Editor’s note: The below contains spoilers for The Crown Season 6 Part 1.
The Big Picture
- The Crown‘s depiction of Princess Diana’s death feels more focused on shock value than on her life, with scenes inserted to make her death more tragic, which is manipulative and disrespectful.
- Unlike The Crown, the film The Queen portrays Diana’s death in a more nuanced way, focusing on the British people’s relationship with her and the political impact of her death.
- The Crown‘s depiction of Queen Elizabeth II’s public grief over Diana’s death feels less authentic compared to The Queen, which shows her struggle to speak about Diana as a private citizen and her eventual public display of grief.
When The Crown first made its debut on Netflix in 2016, it immediately stood out in comparison to other films and television shows about the Royal Family. Rather than treating the history of Great Britain’s monarchy as a series of facts, figures, and historical recreations, Peter Morgan’s groundbreaking drama series tried to unwrap the psychology of the world’s most overexposed family. The series focused on intimate, human moments that show how the commonwealth’s relationship with “The Crown” itself changed over the course of history.
Unfortunately, this distinguishing factor is something that The Crown would lose as it went along. The show became more dependent on recreating iconic moments in overly dramatic ways, which felt less sincere and insightful. Unfortunately, The Crown’s sixth and final season bungles its depiction of the death of Princess Diana (Elizabeth Debicki). What’s odd is that this is a subject that Morgan has already covered in a much more nuanced way with his Academy Award-winning screenplay for the 2006 biopic The Queen.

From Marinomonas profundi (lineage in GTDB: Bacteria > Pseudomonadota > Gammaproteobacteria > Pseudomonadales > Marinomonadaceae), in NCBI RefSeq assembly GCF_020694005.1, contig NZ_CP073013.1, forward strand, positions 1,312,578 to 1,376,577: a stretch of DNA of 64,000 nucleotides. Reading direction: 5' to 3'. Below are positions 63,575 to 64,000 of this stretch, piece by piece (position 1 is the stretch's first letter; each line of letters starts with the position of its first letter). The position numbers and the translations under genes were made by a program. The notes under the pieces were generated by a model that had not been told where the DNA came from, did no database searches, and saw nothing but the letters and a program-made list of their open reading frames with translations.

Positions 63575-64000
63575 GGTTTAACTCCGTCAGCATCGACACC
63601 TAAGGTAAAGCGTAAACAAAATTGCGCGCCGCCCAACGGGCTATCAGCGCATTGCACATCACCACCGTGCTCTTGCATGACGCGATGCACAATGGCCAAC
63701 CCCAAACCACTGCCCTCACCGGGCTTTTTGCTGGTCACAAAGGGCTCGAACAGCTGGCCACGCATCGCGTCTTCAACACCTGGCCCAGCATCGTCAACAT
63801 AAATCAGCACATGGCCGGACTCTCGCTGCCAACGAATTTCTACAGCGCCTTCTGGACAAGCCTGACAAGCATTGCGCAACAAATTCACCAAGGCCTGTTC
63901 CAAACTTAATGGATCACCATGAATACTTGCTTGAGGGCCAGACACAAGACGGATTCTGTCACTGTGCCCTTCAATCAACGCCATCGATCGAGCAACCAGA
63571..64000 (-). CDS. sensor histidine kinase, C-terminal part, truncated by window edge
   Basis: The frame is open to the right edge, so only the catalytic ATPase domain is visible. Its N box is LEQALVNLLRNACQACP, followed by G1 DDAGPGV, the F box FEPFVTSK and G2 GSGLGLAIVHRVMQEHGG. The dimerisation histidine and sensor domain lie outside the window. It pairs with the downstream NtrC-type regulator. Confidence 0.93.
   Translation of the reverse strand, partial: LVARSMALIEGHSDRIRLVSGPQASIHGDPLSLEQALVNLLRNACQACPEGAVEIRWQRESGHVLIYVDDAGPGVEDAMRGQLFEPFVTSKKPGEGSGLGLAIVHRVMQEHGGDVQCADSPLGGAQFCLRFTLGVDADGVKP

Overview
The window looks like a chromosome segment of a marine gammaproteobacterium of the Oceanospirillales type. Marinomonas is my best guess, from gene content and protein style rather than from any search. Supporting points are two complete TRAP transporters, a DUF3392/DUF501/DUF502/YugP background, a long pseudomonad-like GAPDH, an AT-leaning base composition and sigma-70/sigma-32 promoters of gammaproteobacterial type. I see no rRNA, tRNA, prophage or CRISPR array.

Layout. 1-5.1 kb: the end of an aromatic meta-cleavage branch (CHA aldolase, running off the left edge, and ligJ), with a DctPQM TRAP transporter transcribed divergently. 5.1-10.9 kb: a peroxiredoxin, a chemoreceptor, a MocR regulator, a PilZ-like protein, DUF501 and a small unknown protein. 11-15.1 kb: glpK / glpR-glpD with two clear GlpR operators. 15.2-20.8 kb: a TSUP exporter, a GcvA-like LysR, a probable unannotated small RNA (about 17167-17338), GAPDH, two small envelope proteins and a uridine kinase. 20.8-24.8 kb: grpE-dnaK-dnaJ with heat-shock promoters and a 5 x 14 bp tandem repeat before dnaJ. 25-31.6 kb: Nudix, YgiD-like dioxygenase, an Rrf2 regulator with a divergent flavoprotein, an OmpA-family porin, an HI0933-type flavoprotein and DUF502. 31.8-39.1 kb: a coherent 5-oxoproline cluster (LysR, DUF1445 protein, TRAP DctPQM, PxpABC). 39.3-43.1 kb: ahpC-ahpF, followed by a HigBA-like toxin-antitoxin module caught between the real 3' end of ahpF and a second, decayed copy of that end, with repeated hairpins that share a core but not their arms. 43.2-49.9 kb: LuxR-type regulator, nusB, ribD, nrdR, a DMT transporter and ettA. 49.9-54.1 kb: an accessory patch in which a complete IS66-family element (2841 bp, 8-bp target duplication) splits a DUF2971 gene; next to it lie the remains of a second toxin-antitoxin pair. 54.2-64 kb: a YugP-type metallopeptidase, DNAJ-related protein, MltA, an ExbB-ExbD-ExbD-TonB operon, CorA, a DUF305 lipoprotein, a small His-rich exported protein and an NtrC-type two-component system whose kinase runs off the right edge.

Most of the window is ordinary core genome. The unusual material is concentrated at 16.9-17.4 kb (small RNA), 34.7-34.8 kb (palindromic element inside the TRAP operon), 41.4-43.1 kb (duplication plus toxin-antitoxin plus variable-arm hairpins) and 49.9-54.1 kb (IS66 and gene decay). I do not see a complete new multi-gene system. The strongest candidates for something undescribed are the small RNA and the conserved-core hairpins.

Follows the political rivalries and romance of Queen Elizabeth II’s reign and the events that shaped the second half of the 20th century.
‘The Crown’ Season 6 Focuses on the Scandal of Diana’s Death
After The Crown’s primary cast had been reset in its fifth season, it was only a matter of time before the series got into the fraught dynamic between the future King Charles (Dominic West) and his ex-wife, Diana Spencer (Debicki). Although the fifth season of The Crown actually balanced the perspectives of Charles and Diana, the show focused on the tension between the late princess and Queen Elizabeth II (Imelda Staunton). It’s made clear that Diana broke from the traditions of the Royal Family, and that this disrupted the control that the Queen thought she had over the family. Morgan seemed interested in exacerbating the tension between these two characters, which made Diana’s death in the show’s final season feel more shocking.
To portray an event such as this is to dramatize it in some way or another, and The Crown has often been criticized for its lack of historical continuity. However, the issue with how Diana’s death is portrayed is all in the execution; The Crown is more interested in showing Diana’s death than it is in showing her life. The first half of the sixth season begins with a bystander observing the lead-up to the car accident, and spends its last episode, “Aftermath,” entirely focused on the way that the Royal Family is alerted of the news. Since the show’s audience already knows going in that the series is going to depict these tragic events, these notes of foreshadowing are at best lazy, and at worst disrespectful.